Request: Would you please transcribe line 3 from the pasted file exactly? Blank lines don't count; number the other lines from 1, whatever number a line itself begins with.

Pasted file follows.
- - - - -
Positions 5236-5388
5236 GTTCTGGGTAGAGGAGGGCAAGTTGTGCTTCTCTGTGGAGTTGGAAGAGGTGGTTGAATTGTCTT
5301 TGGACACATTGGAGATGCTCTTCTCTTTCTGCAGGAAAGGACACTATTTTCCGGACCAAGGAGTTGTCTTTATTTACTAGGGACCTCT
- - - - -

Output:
5301 TGGACACATTGGAGATGCTCTTCTCTTTCTGCAGGAAAGGACACTATTTTCCGGACCAAGGAGTTGTCTTTATTTACTAGGGACCTCT